Poor returns on bank deposits and annuity rates are almost at a record low, and are inspiring retirees to become buy-to-let property investors.
However, being a landlord may not be as simple as awaiting interest payments, and dropping house prices in most areas outside of London have knocked the confidence of some landlords’ capital gains expectations.
There can also be a hefty amount of paperwork associated with ensuring a property is suitable for tenants. Although they make look safe, houses may be subject to health and safety regulations. These include Gas Safe, Energy Performance, and Portable Appliance Testing (PAT) documents.
The rewards of being a landlord, however, can be gained through the credit crisis leaving banks and building societies averse to risks and hesitant to lend. As a consequence, lots of people who would like to buy their own properties have been left renting, at a much higher age than their parents, who would have got onto the property ladder a lot younger.
While this generation of renters complain about a lack of mortgages and anticipate a crash in house prices, the current climate is positive for landlords.
Director of LSL Property Services, David Newnes, says: “Rising rents are delivering strong yields to investors, making a powerful case for the buy-to-let market for those looking for long-term investments for their pension provision.
“Current yields, that is, rents expressed as a percentage of the price paid, are 5.3%. Property investment is providing a viable alternative to low annuity yields and a volatile stock market.”1
Investors Look at New Property Types
An important consideration for landlords is location, but not in the same way a homeowner would search for the perfect setting. Investors must look at position in the same way that tenants do.
“Transport links are essential and it is sensible to consider newer properties, or at least ones in a good state of repair, to help keep the maintenance bills down,” explains Lynn Hilton, residential lettings partner at Cluttons estate agents. “Only invest in an area with high employment and strong economic foundations, which will appeal to high-quality tenants such as young professional singles and couples.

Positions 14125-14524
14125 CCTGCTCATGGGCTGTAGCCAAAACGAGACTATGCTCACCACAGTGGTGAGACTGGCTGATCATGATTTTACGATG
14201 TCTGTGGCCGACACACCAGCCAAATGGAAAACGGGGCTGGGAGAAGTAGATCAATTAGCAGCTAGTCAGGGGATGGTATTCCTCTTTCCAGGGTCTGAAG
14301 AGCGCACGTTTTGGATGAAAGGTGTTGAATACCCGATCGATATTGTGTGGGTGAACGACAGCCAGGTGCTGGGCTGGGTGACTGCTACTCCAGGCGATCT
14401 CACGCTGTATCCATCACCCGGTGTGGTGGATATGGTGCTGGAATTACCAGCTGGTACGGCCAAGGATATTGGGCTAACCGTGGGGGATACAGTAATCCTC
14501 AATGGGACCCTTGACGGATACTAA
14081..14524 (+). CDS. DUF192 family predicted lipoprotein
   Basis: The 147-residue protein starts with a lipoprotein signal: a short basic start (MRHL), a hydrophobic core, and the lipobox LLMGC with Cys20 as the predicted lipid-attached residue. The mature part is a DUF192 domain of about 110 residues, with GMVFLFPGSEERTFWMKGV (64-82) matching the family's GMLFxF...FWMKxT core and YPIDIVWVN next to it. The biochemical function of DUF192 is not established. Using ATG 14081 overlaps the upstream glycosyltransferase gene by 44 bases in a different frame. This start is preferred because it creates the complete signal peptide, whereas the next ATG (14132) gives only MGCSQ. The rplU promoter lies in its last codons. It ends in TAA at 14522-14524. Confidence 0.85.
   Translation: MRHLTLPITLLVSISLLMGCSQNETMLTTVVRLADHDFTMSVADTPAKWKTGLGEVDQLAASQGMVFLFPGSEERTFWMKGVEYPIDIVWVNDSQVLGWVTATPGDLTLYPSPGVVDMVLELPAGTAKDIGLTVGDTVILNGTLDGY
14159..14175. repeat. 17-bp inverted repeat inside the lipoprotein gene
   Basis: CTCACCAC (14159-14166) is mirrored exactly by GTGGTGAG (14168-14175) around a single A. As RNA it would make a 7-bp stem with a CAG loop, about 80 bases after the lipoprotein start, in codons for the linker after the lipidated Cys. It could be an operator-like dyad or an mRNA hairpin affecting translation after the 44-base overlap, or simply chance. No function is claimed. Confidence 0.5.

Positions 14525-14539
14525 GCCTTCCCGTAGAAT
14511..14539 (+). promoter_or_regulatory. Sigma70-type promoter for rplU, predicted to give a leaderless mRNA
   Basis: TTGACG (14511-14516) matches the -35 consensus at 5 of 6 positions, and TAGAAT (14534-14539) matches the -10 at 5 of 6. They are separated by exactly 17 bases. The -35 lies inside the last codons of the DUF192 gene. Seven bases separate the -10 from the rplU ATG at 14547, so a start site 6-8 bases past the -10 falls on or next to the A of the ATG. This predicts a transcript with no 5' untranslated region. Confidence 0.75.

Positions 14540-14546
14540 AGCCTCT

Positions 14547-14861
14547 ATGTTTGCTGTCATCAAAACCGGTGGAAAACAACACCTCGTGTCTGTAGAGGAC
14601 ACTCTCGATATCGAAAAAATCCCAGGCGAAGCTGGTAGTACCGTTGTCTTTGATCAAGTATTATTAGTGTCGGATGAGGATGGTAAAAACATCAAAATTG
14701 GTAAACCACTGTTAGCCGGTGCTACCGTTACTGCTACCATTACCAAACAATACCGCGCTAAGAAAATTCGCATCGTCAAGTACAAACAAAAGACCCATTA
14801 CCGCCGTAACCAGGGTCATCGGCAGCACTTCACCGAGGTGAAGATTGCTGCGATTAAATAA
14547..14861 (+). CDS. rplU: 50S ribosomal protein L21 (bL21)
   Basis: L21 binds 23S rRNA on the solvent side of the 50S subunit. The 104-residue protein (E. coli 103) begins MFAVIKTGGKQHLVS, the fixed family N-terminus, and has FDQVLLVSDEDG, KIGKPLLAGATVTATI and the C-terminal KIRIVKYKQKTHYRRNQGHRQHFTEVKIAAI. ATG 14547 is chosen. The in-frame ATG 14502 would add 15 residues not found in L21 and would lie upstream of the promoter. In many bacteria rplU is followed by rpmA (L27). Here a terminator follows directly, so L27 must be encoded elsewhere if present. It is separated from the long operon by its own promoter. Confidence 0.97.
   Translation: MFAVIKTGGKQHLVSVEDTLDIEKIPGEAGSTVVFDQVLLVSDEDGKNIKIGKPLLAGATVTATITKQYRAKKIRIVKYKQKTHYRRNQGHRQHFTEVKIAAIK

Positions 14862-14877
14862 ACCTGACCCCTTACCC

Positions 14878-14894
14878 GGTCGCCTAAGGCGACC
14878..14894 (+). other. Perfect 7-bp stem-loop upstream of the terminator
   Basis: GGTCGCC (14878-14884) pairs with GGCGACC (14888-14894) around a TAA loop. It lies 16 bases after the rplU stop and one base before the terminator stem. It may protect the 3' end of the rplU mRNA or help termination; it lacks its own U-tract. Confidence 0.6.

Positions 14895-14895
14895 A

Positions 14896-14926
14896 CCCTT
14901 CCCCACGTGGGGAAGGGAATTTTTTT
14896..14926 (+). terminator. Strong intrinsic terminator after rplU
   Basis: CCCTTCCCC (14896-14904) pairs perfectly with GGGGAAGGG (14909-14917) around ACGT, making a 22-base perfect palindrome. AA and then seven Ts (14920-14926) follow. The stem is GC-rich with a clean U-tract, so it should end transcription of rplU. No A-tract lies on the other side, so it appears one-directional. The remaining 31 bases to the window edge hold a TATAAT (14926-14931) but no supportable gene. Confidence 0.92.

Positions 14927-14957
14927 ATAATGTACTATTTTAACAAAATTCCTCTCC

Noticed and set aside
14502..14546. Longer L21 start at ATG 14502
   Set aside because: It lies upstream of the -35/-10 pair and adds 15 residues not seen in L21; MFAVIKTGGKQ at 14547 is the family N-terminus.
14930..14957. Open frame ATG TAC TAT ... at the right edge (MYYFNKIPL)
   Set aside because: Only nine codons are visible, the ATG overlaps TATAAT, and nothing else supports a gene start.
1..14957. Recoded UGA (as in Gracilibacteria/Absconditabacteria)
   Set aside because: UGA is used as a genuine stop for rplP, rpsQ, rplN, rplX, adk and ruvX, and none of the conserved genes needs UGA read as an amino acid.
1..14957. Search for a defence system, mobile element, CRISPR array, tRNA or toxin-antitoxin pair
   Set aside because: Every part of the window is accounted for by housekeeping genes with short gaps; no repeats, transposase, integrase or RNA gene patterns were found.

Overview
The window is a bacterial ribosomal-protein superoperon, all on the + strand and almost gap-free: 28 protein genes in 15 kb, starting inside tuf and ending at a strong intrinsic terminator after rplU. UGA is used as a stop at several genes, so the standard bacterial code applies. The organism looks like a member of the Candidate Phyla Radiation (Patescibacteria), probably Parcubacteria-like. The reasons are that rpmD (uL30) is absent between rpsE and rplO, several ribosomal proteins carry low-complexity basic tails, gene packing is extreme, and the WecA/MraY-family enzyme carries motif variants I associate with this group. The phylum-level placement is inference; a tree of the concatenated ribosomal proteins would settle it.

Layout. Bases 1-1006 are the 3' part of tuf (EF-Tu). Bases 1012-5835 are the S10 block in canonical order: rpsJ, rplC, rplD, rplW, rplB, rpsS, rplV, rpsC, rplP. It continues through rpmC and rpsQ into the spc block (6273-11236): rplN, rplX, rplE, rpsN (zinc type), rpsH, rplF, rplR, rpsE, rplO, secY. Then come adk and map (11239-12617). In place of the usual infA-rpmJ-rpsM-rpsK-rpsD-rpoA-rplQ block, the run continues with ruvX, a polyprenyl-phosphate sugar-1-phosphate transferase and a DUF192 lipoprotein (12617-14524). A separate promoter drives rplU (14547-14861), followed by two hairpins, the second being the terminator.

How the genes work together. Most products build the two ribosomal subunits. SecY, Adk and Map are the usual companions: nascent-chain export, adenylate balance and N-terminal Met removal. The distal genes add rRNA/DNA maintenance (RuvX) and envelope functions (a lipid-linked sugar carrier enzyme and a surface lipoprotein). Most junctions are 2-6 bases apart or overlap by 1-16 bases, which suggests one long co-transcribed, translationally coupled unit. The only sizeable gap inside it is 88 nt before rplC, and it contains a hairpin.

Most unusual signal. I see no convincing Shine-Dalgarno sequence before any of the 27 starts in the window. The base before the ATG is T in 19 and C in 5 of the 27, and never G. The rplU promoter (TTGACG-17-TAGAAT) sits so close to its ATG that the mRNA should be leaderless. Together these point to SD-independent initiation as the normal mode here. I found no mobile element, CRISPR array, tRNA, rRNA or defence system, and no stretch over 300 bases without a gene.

“New landlords should also consider the cost of service charges and ground rent, as these are payable by them rather than the tenant.”1
The majority of people can draw 25% of their pension savings as a tax-free amount. Despite this, a concern for pensioners considering buying an investment property is that a lot of their fortune will be put into a single asset. This will break what is occasionally referred to as the first rule of investment; increasing risk and not putting all of your eggs in one basket.
Cheaper properties, such as flats above shops or ex-council properties, can solve this problem. Low-priced properties can, however, create problems that are less likely to occur with higher-priced homes.
Director of Base Property Agents, Kristjan Byfield, explains: “Due to their lower purchase price, yields are typically higher on ex-local authority properties. The biggest risk is refurbishment works to the block or development. Buyers should therefore research works done in the past five or ten years, and try to establish if any are planned for the future.”1
Flats over shops can cost considerably less than ordinary apartments. However, it can be difficult to acquire a mortgage on these properties, due to potential conflicts of interest between above residents, and below business owners.
Head of Lending at Mortgage Advice Bureau, Brian Murphy, states: “Most lenders’ maximum loan-to-value on a buy-to-let mortgage is 75%. Therefore, borrowers are typically looking at putting down a 25% deposit.
“Lenders typically look at rental coverage on a formula, generally they require the rental income to be at least a quarter higher than the monthly mortgage interest payment.”1
Caution by mortgage lenders is a reminder to landlords that buy-to-let is not as simple as they may think.
Landlords must carefully analyse any possible tenants, or appoint a letting agent to do the task. A letting agent usually charges 10% of annual rental income to find a tenant, and a further 5% to fully manage the property.
“If you opt to engage a managing agent, make sure that they are thoroughly vetting any potential tenants,” says Jamie Lester, Head of Haus Properties. “A credit check isn’t enough; they need to be seeking personal references and asking if they always pay their rent on time, and if not, why not.”1
Retirement may bring spare time, but becoming a buy-to-let landlord may be more difficult than expected.
Ed Mead, of Douglas & Gordon, advises: “Always use a member of the Association of Residential Letting Agents [ARLA], so your money is protected and you will sleep easier.
“You’ll also spend a lot less time on irritating phone calls from the wrong sort of tenant. And you won’t be changing light bulbs when you should be enjoying that sports car you always promised yourself.”1